The kicking tails of soft-plastic swimbaits make them one of the most effective lure styles for backwater stripers. Photo by Shell Caris

Other good choices are Tsunami Swim Shads and Kettle Creek Outfitters’ 4-inch and 5-inch swing shad in white. The Kettle Creek lures have distinct ribbings on their bodies that give them a natural appearance—they have been hot in back bays over the last several years.

The Spring Bluefish Bite

Around the end of April and the beginning of May, gator blues arrive and are exceptionally hungry. They are called “racers” because they have no belly fat, though this changes quickly as they feed on adult bunker and other baitfish in the bay.

gator bluefish
In late April or early May, gator bluefish invade back bays to replenish the calories lost on the long swim from their wintering grounds. Photo by Shell Caris

Topwater lures are the way to go since these fish are mean and hungry. All poppers work, but my choice is the 7-inch, 2¾-ounce Musky Mania Doc. This lure triggers savage strikes from its mesmerizing “walk the dog” side-to-side action.

I always alter my topwater lures when large bluefish invade the bay. Depending on what size popper I use, I remove all hooks and fish with only a single J-hook on the tail—5/0, 7/0 or 9/0 depending on the size of the plug. This is key when wading the bay because the single J-hook is much easier (and safer) to remove from a thrashing bluefish than multiple treble hooks.

Fly-Rodding the Bay

Although light spinning tackle is the most popular method when fishing the bay, there are many serious fishermen using fly rods, and the bay is made for the fly-rod enthusiast. Mine is a 9-foot 10-weight St. Croix Legend Elite. I keep it simple with a clear intermediate line and about a 4-foot, 20-pound-test fluorocarbon leader.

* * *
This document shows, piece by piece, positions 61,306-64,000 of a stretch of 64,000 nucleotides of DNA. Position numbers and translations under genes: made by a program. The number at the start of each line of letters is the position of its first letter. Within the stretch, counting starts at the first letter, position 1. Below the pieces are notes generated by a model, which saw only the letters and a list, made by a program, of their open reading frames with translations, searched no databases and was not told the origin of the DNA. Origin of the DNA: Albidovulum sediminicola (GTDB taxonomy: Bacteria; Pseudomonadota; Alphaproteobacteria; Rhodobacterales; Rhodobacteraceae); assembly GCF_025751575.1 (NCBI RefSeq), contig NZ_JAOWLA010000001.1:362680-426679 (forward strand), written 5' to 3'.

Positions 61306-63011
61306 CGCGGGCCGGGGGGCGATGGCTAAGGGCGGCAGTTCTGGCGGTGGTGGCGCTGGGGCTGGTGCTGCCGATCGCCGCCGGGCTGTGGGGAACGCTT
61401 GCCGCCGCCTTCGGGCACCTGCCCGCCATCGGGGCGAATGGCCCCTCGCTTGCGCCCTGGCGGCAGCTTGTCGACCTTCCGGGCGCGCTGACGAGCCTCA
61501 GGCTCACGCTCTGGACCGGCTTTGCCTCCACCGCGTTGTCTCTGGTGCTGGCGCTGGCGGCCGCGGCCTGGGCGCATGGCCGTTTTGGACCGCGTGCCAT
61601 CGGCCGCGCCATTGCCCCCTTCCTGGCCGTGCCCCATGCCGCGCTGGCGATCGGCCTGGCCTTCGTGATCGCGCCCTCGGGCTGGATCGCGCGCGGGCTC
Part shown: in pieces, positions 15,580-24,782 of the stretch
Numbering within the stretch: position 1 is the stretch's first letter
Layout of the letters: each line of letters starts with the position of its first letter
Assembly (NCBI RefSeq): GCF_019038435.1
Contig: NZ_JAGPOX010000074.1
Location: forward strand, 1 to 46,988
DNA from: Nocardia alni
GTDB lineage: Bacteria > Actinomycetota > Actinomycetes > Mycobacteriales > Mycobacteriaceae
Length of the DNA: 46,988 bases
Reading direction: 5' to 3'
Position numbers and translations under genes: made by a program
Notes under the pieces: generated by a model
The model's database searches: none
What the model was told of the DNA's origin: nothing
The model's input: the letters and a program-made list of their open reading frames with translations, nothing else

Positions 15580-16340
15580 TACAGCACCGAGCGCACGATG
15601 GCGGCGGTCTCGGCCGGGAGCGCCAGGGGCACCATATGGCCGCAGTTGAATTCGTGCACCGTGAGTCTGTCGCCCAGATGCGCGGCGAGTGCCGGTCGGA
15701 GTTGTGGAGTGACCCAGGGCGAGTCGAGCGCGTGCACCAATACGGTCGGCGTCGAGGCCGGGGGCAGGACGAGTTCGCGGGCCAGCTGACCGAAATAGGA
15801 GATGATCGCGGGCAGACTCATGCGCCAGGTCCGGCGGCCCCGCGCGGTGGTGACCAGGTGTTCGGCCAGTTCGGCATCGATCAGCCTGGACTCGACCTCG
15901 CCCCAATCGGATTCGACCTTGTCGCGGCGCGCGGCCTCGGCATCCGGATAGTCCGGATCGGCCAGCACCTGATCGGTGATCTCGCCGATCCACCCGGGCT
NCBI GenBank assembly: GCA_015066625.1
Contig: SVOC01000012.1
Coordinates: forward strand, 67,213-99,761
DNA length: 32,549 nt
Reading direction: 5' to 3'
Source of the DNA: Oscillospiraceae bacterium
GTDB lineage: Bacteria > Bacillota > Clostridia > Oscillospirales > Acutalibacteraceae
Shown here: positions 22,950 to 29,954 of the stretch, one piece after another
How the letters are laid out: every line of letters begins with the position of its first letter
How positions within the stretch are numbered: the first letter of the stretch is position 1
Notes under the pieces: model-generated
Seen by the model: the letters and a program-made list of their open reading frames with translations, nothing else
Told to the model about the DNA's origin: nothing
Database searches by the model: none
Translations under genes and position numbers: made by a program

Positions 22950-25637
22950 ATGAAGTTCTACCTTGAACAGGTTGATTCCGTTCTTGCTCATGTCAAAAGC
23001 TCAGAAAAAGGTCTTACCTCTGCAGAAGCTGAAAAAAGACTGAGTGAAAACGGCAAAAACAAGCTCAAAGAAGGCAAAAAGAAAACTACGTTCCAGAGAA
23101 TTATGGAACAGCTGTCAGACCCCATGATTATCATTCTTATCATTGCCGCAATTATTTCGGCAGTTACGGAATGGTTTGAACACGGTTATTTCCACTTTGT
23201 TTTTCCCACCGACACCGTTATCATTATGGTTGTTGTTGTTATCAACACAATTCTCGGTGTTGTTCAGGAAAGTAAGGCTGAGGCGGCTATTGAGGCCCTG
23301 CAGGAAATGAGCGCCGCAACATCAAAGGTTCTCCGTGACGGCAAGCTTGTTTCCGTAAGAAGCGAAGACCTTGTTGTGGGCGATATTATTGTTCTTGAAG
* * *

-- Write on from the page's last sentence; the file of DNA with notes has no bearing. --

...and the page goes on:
bluefish on the fly
Big bluefish are worthy adversaries on fly tackle, and the bays are the best places to get a fly in front of one. Photo by Tom Lynch/ANGRYFISH.TV

Fly selection is also very simple. My preferences are the Bob Popovics Jiggy, Bucktail Deceiver, and Bob’s Bangers, though I also use a vintage Ka-Boom-Boom Popper originated by Cap Colvin of Seaside Park, New Jersey. It was first made from a cork perch float cut in half to produce two lures.

Today, I use a popper with a hard-foam body. The foam head can be tied out with the cup facing forward to create a pop or chug. The next generation of foam poppers on the market are those like Rainy’s Saltwater Popper Heads in white, which I use in size large for the back bay. This past season, I also used a Double-Barrel popper in a large size. Any foam-head popper can be tied with the cup facing forward to create a pop or tied on the reverse to produce a “slider” fly. These fly-rod poppers are impressive for both striped bass and bluefish.

The Tides

Moving water is one of the most key factors when targeting inshore species. The first two hours of an outgoing tide in the early spring and first two hours of an incoming tide in the late spring can provide fantastic results.

Barnegat spring topwater plugs

Best Bets for Early Spring Lures

Top: Tactical Anglers CrossOver StalkerHeddon Super Spook XT
Middle: Storm Arashi Top Walker
Bottom: Stillwater Smack-ItTsunami Talkin’ Popper

Early Spring Lure Selection

My number-one topwater for back-bay stripers is the Storm Arashi Top Walker. It is available in 10 colors and has a very responsive side-to-side, “walk-the-dog” action. This lure generates a powerful wake along the surface even in choppy conditions. Other topwater choices are the Tactical Anglers CrossOver Stalker, Tsunami Talkin’ Popper, Stillwater Smack-It popper, and the Heddon Super Spook XT, just to name a few.

This article was originally published by Onthewater.com. Read the original article here.